Preventing Identity Theft And
Credit Card Fraud:
Protect Your Credit Information
By Ed Vegliante
According to a recent poll by Experian, one in five
Americans has reported they have experienced some form of identity theft. If it
happens to you, and your identity is stolen, you might be in for a lengthy
hassle that could cost you your credit rating and leave a permanent blight on
your financial records.
How Credit Card Theft Starts
Thieves start by targeting your personal information: Social security
numbers, bank statements, tax reports, credit card debit information and
passwords, or even your checkbook. Donít leave this valuable information lying
around at your office, or in your car. Be aware that you are leaving a door open
for anyone to get access to your bank account or credit card information.
Question anyone who asks for your credit information, including employers; find
matter how insignificant they may seem to you. In addition, donít ever lend your
credit card to ANYONE, including family members, unless you are willing to take
on their debt personally. Many family arguments have ended up in court with
bitter feelings from one time casual credit card or debit card lending that got
out of hand. When you apply for a credit card, be certain that their online
application is secured, and the privacy notice is posted.
Spotting Signs of Identity Theft
* If youíve frequently been missing your credit card bill, or your mail
keeps getting ďlostĒ contact the post office immediately. If you live in an
apartment complex , find out from your superintendent or manager if you can
change your mailbox key. A missing bill could mean that an identity theft has
occurred and the billing address has been changed.
* If youíre suddenly getting credit cards (not just a credit card offer)
from companies that you didnít apply. Call these companies and find out if you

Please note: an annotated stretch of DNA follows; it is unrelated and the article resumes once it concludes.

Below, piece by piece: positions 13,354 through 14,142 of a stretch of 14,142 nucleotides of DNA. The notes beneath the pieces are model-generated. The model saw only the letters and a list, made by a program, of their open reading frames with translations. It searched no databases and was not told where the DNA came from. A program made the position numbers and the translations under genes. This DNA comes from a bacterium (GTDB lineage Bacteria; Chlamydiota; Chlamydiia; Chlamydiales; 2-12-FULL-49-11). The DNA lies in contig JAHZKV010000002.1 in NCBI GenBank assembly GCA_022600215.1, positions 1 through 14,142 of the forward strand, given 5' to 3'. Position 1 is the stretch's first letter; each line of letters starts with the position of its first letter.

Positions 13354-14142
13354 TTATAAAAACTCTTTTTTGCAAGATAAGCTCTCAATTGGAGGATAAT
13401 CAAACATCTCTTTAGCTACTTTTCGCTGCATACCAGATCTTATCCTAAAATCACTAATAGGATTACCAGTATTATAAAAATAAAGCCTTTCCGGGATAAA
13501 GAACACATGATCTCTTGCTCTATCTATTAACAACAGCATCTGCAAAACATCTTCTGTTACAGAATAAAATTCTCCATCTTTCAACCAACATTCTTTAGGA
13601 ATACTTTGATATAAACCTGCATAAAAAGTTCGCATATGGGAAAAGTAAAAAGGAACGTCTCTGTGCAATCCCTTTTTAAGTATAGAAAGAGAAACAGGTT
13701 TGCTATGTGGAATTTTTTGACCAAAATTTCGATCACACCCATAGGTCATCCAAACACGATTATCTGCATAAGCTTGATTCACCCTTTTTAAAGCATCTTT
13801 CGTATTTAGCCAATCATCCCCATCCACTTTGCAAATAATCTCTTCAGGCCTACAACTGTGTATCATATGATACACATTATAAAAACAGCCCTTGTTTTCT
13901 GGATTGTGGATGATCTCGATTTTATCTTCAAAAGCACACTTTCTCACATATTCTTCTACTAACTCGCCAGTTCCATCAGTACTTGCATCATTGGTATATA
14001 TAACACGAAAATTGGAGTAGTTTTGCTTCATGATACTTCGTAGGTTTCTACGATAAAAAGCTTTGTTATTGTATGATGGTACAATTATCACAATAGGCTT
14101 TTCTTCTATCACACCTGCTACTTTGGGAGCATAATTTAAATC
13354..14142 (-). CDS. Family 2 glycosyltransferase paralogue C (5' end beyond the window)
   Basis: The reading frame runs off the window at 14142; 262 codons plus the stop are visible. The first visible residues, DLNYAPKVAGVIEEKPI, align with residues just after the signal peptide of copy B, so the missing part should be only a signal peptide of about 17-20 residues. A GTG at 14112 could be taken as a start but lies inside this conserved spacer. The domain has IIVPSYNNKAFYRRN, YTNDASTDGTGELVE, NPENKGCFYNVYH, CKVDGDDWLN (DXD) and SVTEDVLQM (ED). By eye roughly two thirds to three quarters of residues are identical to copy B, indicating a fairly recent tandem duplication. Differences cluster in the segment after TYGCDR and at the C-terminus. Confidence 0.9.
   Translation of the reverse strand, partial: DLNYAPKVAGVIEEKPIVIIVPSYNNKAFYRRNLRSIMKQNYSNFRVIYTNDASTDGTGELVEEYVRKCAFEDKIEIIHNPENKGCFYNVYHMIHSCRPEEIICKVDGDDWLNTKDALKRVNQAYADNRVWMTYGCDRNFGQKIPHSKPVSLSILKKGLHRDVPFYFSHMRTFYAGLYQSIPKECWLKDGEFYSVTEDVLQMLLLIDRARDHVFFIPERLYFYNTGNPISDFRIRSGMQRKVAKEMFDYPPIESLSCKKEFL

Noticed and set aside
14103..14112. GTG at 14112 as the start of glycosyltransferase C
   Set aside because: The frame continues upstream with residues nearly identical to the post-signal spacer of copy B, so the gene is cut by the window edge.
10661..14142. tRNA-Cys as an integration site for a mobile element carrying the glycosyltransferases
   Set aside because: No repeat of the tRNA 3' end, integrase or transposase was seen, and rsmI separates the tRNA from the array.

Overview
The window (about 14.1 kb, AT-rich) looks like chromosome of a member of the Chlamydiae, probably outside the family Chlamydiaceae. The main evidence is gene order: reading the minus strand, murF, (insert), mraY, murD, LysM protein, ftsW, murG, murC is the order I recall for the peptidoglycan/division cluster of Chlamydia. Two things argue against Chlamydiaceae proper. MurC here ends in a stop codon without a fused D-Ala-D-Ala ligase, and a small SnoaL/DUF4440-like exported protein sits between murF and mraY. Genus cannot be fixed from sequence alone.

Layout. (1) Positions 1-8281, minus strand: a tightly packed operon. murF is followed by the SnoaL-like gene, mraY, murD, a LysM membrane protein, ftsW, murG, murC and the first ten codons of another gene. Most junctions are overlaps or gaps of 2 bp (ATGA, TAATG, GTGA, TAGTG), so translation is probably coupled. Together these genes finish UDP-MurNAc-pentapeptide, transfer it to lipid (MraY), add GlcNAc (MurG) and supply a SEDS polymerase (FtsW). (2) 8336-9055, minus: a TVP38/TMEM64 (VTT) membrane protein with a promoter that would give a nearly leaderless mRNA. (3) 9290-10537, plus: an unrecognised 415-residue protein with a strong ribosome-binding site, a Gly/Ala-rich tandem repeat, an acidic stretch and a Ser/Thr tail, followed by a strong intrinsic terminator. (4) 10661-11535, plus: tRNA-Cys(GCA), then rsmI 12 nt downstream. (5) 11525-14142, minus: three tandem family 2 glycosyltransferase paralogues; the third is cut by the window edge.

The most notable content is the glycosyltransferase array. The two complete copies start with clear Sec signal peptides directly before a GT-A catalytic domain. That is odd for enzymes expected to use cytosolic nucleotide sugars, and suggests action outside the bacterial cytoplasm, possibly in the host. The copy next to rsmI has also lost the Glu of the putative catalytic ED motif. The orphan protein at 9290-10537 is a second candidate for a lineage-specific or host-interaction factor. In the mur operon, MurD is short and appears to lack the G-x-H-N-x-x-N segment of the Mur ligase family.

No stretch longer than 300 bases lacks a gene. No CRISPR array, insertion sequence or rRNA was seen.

are the account holder; if not verbally cancel the account and follow up with a
* If youíre being denied credit, or your credit card terms are suddenly
being changed to higher interest terms, for no obvious reason.
* Youíre suddenly getting phone calls and letters from creditors about
purchases you did not make.
How to Protect Your Credit Information
The best protection is constant awareness of the use of your credit
information. Choose your passwords carefully. Avoid using any easily available
information, such as your motherís maiden name, your birth date, the last four
digits of your SS#, or your phone number. If you must use this type of
identifier in opening an account, request a password change immediately after
opening the account before it slips your mind. Secure your credit information at
all times, even around your house--if youíre having work done on your home, or
if youíre having a big party, or your roommate brings home guests. Donít give
out any information unless you know exactly how it will be used and by whom.
The Best Defense for Your Credit Security:
Stay vigilant. Review your credit card statements every month, and question
any suspected purchases by contacting your credit card issuer directly. If you
suspect an unauthorized purchase, send a letter to your credit card issuer
detailing the item in question and any reference numbers. The credit card issuer
is required to investigate your claim and report back to you, in writing, of
their findings. You can also request a free annual monitoring report from each
of the major consumer reporting agencies: Experian, Equifax and TransUnion. A
recent amendment to the Fair Credit Reporting Act requires that these credit
reporting companies provide these reports to you at your request, every 12
Itís your credit. Protect it!
Ed Vegliante is the owner of
http://www.credit-card-surplus.com , a well organized credit card directory
enabling the user to compare and apply for a variety of credit credit card
offers. Find links to secure online credit card applications.